What are hormones?
Hormones are chemical messengers that are produced in one part of the body and travel to another part of the body and affect the physiological processes.
Let’s start with the hormones we’re covering today: estrogen, progesterone, testosterone, cortisol and pregnenolone.
Estrogen and progesterone do a delicate dance: estrogen is like fertilizer (it helps things grow), while progesterone is like the lawnmower (it makes sure things don’t grow too much).
Every cell in the female body has estrogen receptors; brains, bones, heart, etc. Basically estrogen is main character energy.
Progesterone helps women get pregnant and stay pregnant. It can also convert to cortisol if stress is left unmanaged.
Premenopausal women have about 10-20% of testosterone men have, which is important for brain function, clarity/drive, libido, and muscle/bone/tendon health.
Hormones start out as cholesterol and are converted to pregnenolone which can then be converted to either dehydroepiandrosterone (DHEA) or progesterone. If converted to DHEA, it can then be converted into androstenedione or androstenediol, which is then converted to testosterone, goes on to become dihydrotestosterone or estradiol, estradiol then becomes estrone, and further to estrogen. If cholesterol is initially converted to progesterone, it can go on to become cortisol if living in a constant state of stress.
Aren’t our bodies fascinating?
So what is the low hanging fruit for optimizing hormone health?
→ Combat the pregnenolone steal, which occurs when the adrenals convert progesterone into cortisol. Manage the way you respond to stressful situations. If you can’t eliminate the stress, it’s all about the response to the stress. Try breathing exercises or meditation for stress management.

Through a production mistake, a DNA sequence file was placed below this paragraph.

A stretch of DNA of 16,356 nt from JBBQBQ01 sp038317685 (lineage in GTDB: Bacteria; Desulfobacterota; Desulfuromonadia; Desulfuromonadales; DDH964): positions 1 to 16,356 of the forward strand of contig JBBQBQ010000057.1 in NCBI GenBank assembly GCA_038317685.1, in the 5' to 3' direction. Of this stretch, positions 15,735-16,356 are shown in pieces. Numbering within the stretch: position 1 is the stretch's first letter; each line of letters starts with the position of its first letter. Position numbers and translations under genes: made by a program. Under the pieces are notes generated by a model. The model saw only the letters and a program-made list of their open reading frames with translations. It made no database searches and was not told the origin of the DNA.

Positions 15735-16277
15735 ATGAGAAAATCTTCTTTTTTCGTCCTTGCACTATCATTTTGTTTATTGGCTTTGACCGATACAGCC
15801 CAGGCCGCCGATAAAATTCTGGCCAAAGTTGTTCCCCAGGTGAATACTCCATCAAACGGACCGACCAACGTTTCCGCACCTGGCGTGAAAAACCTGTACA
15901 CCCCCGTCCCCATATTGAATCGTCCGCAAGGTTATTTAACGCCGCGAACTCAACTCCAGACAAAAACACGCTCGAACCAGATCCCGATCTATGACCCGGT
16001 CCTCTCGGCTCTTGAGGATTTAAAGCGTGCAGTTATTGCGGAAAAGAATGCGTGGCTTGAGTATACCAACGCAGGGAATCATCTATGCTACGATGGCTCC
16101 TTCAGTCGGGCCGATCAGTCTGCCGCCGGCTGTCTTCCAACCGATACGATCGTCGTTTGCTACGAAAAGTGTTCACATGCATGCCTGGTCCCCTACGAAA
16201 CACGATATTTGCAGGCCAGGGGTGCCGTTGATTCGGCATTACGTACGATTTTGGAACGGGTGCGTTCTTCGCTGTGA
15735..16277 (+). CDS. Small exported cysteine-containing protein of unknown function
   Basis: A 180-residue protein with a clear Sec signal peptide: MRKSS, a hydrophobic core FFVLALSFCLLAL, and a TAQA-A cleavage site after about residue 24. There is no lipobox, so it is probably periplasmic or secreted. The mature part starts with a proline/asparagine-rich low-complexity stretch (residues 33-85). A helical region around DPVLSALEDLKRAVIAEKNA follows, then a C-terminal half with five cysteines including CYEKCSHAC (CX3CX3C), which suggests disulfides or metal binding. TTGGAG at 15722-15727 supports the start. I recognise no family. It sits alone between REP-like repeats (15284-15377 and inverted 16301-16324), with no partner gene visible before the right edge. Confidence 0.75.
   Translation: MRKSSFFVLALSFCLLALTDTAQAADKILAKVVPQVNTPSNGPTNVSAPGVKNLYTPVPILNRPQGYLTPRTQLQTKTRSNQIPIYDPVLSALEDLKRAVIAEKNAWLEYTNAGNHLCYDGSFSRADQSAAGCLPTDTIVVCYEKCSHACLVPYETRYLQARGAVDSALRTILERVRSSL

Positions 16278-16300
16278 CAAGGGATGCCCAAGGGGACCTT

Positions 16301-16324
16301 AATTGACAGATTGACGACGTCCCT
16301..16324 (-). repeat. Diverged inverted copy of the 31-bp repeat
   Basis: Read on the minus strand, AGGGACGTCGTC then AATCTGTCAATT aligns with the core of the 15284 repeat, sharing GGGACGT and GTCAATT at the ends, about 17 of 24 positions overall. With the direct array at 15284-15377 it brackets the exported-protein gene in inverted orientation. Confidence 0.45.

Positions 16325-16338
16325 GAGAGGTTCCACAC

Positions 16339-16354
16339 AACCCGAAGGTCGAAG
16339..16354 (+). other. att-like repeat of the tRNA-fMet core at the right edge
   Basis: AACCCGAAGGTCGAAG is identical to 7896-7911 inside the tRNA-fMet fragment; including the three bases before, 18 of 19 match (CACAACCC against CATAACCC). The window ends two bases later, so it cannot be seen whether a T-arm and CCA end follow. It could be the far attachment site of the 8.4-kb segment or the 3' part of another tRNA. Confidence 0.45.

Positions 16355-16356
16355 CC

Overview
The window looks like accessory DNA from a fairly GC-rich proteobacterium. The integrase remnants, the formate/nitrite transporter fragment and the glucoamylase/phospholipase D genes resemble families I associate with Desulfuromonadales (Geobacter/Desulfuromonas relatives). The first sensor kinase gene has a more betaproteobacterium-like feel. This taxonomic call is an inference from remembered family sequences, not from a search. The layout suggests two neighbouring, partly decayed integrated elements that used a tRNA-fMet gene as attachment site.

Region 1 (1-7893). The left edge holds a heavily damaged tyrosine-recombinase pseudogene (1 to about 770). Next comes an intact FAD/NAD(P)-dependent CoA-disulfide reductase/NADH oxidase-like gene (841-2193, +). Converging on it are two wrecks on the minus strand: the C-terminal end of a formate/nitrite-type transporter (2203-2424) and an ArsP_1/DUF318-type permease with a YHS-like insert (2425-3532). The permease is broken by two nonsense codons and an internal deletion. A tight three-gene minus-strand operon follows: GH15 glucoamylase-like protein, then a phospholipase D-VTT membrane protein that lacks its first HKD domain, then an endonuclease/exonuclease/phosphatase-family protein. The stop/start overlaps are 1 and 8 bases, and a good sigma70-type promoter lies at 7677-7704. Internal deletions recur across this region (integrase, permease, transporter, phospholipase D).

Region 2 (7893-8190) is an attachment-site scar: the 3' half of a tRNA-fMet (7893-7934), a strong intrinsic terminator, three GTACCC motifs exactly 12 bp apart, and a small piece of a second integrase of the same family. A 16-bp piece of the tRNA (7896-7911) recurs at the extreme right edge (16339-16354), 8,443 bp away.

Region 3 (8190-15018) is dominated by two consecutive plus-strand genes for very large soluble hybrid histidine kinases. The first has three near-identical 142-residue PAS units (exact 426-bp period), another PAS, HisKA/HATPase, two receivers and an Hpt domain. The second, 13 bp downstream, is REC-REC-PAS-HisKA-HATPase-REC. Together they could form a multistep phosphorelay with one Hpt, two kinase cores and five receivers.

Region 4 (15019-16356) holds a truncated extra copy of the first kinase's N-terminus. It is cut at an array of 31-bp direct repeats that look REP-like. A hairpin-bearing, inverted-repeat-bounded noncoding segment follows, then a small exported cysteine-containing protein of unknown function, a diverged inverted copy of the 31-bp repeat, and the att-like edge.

→ Eat healthy fats as sex hormones start out as cholesterol. Nuts, canned coconut milk (in smoothies), chia seeds, and avocado are my personal favorites.
→ Eliminate environmental hormone disruptors: plastics, pesticides, and petrochemicals. These are xenoestrogens and mimic estrogen so closely they can bind to estrogen receptors. Be careful what you put on or in your body!
→ Eliminate refined sugar and highly processed foods as this can lead to central adipose tissue, which has 4x the estrogen receptors compared to other cells/tissue in the body
→ Get good sleep: poor sleep disrupts the HPA (hypothalamic-pituitary-adrenal) axis and HPO (hypothalamic-pituitary-ovary) axis
→ Avoid alcohol: alcohol is estrogenic and also affects the livers capacity to break down excess hormones and process them.
→ Manage constipation: I’m your girl for this!
There are so many things we can do day-to-day to optimize our hormone health, which can have such a positive impact on how we feel each day.